At least no underhanded techniques have been used to deliver it to you.


> Only real way to prevent it is disable javascript.

Oh, darn … /s


The proof of concept didn't work for me. I highlighted the text, right-clicked and clicked "copy". I thought it was just broken or not hooking the on-copy properly.

Then I realized that the reason I was doing that instead of ctrl-c is all the times that web sites break ctrl-c. I literally have gotten used to highlighting, right-clicking, and clicking copy, for a "clean" copy :) I wasn't even aware I was doing this.

Of course, web sites can hook right-clicks. It would be funny if they threw up a fake context menu matching the default context menu of the browser and operating you're using, but with evil versions of commands :)

I don't disable or modify javascript, so with that addition it would have tricked me.


Right-click hooking could be defeated by inserting a sequence number in the right-click menu and displaying the same sequence number somewhere in the browser window.

I will say that the people who generate event hooks in browsers need to pull their heads out of their asses before this kind of thing becomes necessary.


Highlight, then Edit -> Copy.

But then, I've seen sites that break highlighting. Either intentionally, or accidentally, thinking people will share their every highlight on Twitter (I am looking at you, Medium).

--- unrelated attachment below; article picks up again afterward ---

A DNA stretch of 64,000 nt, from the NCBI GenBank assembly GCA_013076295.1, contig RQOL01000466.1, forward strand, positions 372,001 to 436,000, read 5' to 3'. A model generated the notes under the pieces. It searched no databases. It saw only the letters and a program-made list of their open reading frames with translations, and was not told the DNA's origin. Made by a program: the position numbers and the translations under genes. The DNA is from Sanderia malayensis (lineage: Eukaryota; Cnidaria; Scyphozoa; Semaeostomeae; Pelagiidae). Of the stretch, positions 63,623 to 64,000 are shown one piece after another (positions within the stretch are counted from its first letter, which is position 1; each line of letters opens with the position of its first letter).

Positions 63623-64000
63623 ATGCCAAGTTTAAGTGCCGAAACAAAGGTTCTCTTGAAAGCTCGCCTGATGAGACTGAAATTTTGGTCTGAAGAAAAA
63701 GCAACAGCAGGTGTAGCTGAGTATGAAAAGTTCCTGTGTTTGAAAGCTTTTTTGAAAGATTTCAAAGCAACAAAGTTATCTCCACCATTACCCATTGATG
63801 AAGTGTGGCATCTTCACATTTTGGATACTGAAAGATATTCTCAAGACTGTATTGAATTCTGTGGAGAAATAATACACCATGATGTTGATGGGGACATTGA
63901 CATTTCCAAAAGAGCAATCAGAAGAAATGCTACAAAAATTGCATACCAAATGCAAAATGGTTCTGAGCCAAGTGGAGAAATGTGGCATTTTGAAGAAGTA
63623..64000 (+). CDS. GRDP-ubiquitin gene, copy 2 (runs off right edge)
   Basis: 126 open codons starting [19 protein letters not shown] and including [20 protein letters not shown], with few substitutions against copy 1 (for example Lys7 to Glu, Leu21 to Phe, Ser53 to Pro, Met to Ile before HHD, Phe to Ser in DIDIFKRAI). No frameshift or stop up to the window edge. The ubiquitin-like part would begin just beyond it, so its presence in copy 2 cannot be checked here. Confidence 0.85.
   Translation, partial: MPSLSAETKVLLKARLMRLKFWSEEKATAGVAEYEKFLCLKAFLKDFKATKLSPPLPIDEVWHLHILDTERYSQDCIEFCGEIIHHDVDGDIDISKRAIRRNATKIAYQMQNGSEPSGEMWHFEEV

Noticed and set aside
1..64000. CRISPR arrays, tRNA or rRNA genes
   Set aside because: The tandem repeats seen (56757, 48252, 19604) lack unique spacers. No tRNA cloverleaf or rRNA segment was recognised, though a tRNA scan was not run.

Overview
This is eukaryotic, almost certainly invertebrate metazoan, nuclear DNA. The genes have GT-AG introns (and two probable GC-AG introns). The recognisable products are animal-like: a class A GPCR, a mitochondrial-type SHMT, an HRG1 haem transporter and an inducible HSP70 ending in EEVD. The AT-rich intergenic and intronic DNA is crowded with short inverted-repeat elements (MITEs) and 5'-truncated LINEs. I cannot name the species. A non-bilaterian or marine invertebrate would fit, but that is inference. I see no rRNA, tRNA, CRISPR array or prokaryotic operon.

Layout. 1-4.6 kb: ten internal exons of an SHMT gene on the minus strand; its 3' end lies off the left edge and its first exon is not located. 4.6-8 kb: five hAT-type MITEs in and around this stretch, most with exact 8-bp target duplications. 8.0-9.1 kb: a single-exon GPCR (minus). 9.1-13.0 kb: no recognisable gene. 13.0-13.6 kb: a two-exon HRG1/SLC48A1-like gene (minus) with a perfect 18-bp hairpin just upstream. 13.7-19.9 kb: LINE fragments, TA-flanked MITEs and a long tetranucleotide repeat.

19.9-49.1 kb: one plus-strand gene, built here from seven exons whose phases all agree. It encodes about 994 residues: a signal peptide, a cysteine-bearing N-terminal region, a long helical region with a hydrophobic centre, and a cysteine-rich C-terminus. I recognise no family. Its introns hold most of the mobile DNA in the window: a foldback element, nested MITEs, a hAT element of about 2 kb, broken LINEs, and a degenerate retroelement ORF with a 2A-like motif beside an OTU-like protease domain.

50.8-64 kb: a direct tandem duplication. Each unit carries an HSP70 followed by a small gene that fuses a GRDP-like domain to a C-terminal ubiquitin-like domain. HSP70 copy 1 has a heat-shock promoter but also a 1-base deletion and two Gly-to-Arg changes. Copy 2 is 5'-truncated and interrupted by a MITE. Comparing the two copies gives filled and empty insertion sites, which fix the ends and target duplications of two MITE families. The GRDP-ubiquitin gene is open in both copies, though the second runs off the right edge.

In Firefox, holding CTRL or SHIFT (don't remember which one) bypasses JS hooks and always displays the menu. I think it's even better solution :)


I don't have data on this, but it's a significant turnoff for me. Unless I really have to share the quote, I never bother cleaning it. It doesn't bug me to the extent that I won't share it altogether (I'll just type it out or copy from Chrome devtools); yet I'll be more hesitant to share from that website from thereon.


Many pages in the New York Times are impossible to select text in. But I just select the text from the page source. After reading this article, I'm thinking that might be a good idea in general.


I do too. But sometimes there's no text in source, just scripts :(


In Firefox use CTRL-SHIFT-I or use Firebug to inspect the code on the page after it's generated. I guess many times it's a transparent div covering the text, not javascript tricks like this, but I might be wrong. You can remove the div using Firebug. Selecting the text in Firebug will work, but may be a lot more work. How about printing to PDF, then selecting the text there?


remembers the times when computers were supposed to make things easier for us


"supposed" to, but never really did.


Easier to take (possibly steal) on your terms?


The problem is that browsers are trying to protect the wrong people. An average joe will not even have a terminal to paste commands in.